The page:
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    Waxing to remove hair at home is cheaper and faster -- and less painful than tweezing.

    By Gina Roberts-Grey

    Reviewed by Laura J. Martin, MD

    WebMD Magazine - Feature

    Pros and Cons of DIY Waxing

    When I was 11, my mother decided it was time to unburden my forehead of its uni-brow. Little did I know I should have run far away and taken the tweezers with me. For what seemed like hours, she skillfully plucked hair by hair as tears of pain streamed down my face. If only I’d known there was another way: waxing.

    Waxing, like tweezing, does hurt, but the pain comes with every strip, not hair by hair. Waxing is also better than cream hair removers because there’s no smell and less of a chance you’ll wind up with a nasty red rash. Another bonus? Your legs or bikini line aren’t left full of nicks and cuts, unlike the occasional aftermath of shaving.

    Unfortunately, squeezing in a trip to the salon for wax jobs can be tricky. You may not be able to land an appointment on the day you’re feeling hairy. But do-it-yourself waxing can be done anytime right in your own bathroom.

    Home waxing products

    Most over-the-counter waxes are a combination of beeswax and paraffin and come in microwaveable containers or containers that can be heated quickly on the stove. But they’re not your only option. Pre-coated wax strips are virtually mess-free, easy to clean up, and manageable for small areas such as brows and lips or for bikini line touch-ups. Water-soluble "sugar" products made from a sugar and water base are less sticky than traditional wax, so any excess washes off with soapy water. They’re also gentler on sensitive skin.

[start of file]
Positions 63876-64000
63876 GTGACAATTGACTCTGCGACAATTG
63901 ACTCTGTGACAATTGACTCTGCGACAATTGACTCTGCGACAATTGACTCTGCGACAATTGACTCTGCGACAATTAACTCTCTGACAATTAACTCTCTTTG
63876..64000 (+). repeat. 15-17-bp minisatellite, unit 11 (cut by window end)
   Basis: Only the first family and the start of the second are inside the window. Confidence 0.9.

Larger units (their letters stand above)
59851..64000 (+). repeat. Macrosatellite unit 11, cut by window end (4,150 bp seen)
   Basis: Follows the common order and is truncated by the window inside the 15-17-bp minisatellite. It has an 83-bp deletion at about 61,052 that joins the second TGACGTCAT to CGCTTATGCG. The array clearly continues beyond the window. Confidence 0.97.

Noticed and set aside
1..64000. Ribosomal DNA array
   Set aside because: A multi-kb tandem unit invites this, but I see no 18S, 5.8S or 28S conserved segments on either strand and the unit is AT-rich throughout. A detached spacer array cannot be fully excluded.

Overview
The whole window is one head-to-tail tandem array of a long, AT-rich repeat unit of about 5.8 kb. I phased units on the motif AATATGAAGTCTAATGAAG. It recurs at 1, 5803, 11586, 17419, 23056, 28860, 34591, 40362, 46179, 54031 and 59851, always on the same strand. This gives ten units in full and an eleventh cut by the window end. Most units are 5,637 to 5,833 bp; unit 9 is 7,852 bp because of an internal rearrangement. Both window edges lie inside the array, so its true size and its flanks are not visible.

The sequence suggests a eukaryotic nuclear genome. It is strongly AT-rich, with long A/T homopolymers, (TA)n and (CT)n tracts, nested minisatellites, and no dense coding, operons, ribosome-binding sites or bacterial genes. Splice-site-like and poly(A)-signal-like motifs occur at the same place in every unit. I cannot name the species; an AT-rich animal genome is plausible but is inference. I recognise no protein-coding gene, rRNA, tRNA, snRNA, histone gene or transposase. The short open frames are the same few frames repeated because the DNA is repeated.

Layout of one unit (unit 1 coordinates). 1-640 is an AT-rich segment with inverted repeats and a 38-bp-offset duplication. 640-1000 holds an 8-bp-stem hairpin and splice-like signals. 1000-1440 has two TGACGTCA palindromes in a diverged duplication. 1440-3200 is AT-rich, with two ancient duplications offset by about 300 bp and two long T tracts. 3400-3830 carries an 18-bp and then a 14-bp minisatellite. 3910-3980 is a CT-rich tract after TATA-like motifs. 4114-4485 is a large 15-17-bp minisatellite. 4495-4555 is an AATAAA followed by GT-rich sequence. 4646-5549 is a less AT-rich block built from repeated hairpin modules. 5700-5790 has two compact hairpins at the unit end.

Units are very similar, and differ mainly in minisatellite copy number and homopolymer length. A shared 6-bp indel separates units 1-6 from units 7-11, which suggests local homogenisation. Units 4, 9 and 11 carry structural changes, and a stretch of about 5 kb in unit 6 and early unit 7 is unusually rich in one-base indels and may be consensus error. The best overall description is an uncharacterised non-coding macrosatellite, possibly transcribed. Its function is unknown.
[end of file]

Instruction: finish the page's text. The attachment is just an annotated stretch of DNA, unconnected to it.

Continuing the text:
All-in-one at-home waxing kits are easy on your wallet and are typically less expensive than salon wax jobs. One of the biggest payoffs is the time span between touch-ups. Waxing keeps regrowth from showing up for about two weeks, unlike the shorter shelf life of a shave or tweezing. "[It’s] longer if you’re a routine waxer, because waxing weakens the hair follicle, and that slows the production of hair," New York esthetician Janet Chao says.

    Get started with home waxing

    Chao notes that at-home waxing kits are safe and effective but only if you follow instructions.

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